Showing posts with label Religion and Politics. Show all posts
Showing posts with label Religion and Politics. Show all posts

November 12, 2018

Humans Have Never Been Saints: ie Mother Theresa, Worse Than The Average Sinner

 Nobody epitomizes the answer of this question more than Anjeze Gonxhe, aka Mother Theresa.

October 19, 2018

Evangelical Churches in Cuba Collect Signatures Against a Proposed Law That Allows Same Sex Marriage

The way any Chirstian church is set up and have put their dominoes together as in a way of faith and believes is that they will always find a way to get mix up in other people' every day lives. 
This is from the way they dress they want others to dress too. From make up to what they watch on TV. 
They believe they have to teach people how to live their lives for Christ wether they are Christian or not. Take the same sex marriage in Cuba. They take advantage of their new freedom of some expressions to control other Cubans rights. A fews years ago they could not do that. Communism is always been against religion and the believe in god  crashes witht heir own believes because they know that a lot of religious people can wash brains even better than the believers in Lenin can.  
Gay Marriage will only affect the gays that would want to get married but they(this church) believe they can tell people outside of the church not to do that but push the new open communism government in the island to not to grant it to gays. That love of Christ can make some people abuse the freedom they get to worship their god but to make other people worship it their way.  That is why the US Constitution was ammended to separate the church from the government. Still the church breaks the law repeadly to get mix up in politics as much as any politician.  🦊Adam

Image: Worshippers wave paper flags during a service at a Methodist Church in Havana
HAVANA — Cuban evangelical churches are collecting signatures to petition against a proposed constitutional amendment that would open the door to gay marriage, as part of an unusually strong nongovernmental political campaign for the Communist-run island.
Cubans have been discussing the broader revamp of their Soviet-era constitution, as proposed by the Communist Party, at official block-level meetings nationwide since August.
Article 68, which redefines matrimony as gender neutral, has sparked a particular uproar, revealing how macho Cuban society remains despite making headway on lesbian, gay, bisexual and transgender (LGBT) rights in recent years. Cuba’s churches, which enjoy more autonomy and influence than any other organization not affiliated with the Communist Party after the country expanded religious freedoms in the 1990s, have been stoking the controversy.
“We do not in any way approve Article 68 ... because the Bible condemns it,” Pastor Lester Fernandez, 39, said to euphoric applause from around 500 people gathered at a Methodist Church in Havana one weekday morning earlier this month.
The Methodist Church is one of 21 evangelical denominations that this month started gathering signatures for a petition against the amendment.
They have also been plastering posters celebrating the “original family design, just as God created it” on their doors and windows, surprising many Cubans in a one-party country with tight control of public spaces.
Some analysts say the focus on gay marriage is crowding out discussion of other, more sensitive issues raised by the constitutional revamp, which maintains Cuba’s one-party socialist system as “irrevocable” while reflecting changes of recent years in its 224 articles.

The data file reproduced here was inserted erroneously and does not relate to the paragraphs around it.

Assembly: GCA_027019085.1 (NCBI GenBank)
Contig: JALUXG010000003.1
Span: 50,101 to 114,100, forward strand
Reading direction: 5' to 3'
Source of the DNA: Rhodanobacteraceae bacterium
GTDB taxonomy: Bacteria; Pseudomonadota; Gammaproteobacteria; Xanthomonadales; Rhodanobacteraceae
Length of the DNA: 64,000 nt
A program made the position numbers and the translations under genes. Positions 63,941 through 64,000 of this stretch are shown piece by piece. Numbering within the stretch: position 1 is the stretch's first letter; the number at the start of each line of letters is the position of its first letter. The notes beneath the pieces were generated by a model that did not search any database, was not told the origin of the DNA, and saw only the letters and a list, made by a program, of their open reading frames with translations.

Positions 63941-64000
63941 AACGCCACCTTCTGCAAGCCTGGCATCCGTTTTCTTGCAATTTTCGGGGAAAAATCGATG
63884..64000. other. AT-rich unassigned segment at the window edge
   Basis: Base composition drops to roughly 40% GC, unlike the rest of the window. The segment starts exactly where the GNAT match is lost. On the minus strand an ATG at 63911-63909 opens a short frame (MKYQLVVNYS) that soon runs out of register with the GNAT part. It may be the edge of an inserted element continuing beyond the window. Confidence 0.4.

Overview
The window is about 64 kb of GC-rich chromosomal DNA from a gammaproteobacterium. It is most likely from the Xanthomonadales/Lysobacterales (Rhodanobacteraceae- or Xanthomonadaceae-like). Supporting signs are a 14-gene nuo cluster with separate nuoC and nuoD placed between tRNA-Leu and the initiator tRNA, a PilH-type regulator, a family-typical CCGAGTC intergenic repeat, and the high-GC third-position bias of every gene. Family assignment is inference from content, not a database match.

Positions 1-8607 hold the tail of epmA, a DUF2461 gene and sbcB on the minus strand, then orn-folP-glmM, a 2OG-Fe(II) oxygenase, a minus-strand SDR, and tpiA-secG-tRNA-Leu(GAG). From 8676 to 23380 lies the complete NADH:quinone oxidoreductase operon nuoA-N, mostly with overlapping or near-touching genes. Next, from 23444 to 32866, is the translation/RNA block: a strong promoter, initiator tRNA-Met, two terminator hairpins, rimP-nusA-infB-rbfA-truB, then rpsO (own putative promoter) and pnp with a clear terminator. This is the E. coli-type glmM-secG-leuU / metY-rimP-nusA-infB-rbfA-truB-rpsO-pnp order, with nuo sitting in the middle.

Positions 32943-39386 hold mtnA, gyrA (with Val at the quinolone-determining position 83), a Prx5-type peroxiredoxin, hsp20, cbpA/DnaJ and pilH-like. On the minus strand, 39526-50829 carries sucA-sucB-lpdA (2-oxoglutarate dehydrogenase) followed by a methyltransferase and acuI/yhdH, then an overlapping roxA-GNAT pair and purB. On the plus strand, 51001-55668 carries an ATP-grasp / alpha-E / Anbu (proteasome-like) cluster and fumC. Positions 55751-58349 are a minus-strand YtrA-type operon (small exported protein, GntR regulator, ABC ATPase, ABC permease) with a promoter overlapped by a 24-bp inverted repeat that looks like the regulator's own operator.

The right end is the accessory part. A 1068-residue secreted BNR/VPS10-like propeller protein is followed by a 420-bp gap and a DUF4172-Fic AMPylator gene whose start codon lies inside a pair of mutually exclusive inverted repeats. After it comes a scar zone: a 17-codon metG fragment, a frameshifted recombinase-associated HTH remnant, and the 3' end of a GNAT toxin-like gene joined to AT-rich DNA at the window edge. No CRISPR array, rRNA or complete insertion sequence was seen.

Image: Elaine Saralegui, Susana Hernandez and Angela Laksmi, activists supporting the lesbian, gay, bisexual and transgender community, talk to designers as they work in Havana
Elaine Saralegui, right, Susana Hernandez, center, and Angela Laksmi, activists supporting the lesbian, gay, bisexual and transgender community, talk to designers as they work in Havana, Cuba, Oct. 9, 2018.Alexandre Meneghini / Reuters file

“(Gay marriage) has functioned as a smokescreen to hide other realities,” said Isbel Diaz Torres, an activist for many issues, including LGBTQ rights.
Diaz Torres said he would be happy to finally be able to marry his boyfriend of 14 years if the constitution were approved and the necessary legal changes made.
But he wished Cubans would use the public consultation to address other issues like human rights.
The consultation has provoked an unusually open debate for Cuba, with some citizens, for example, calling for direct elections for president. Yet some topics, like the possibility of another political or economic system, appear to remain off-limits.


Cuba persecuted gays in the early decades of Fidel Castro’s 1959 revolution, as it did religious people, rounding them up as counter revolutionaries and placing them in labour camps.
Castro apologized in 2010 for this, and the country has made strides in LGBTQ rights in recent years, thanks partly to the advocacy of his niece, Mariela Castro, director of the National Center for Sex Education (CENESEX). Fidel Castro died in 2016.

Mariela Castro, sexologist, National Assembly member and daughter of Cuba's President Raul Castro, marches during the Eighth Annual March against Homophobia and Transphobia in Havana
Mariela Castro, center, marches during the Eighth Annual March against Homophobia and Transphobia in Havana, on May 9, 2015.Alexandre Meneghini / Reuters file

If the constitution were approved with Article 68 in place, Cuba would be on track to joining Argentina, Brazil, Colombia and Uruguay in allowing same-sex couples to marry.
Given that it already guarantees other LGBTQ rights like free sex-reassignment surgeries, this would make it an unlikely regional leader in LGBTQ rights, particularly in the Caribbean where homophobia is rife and some countries still have anti-sodomy laws.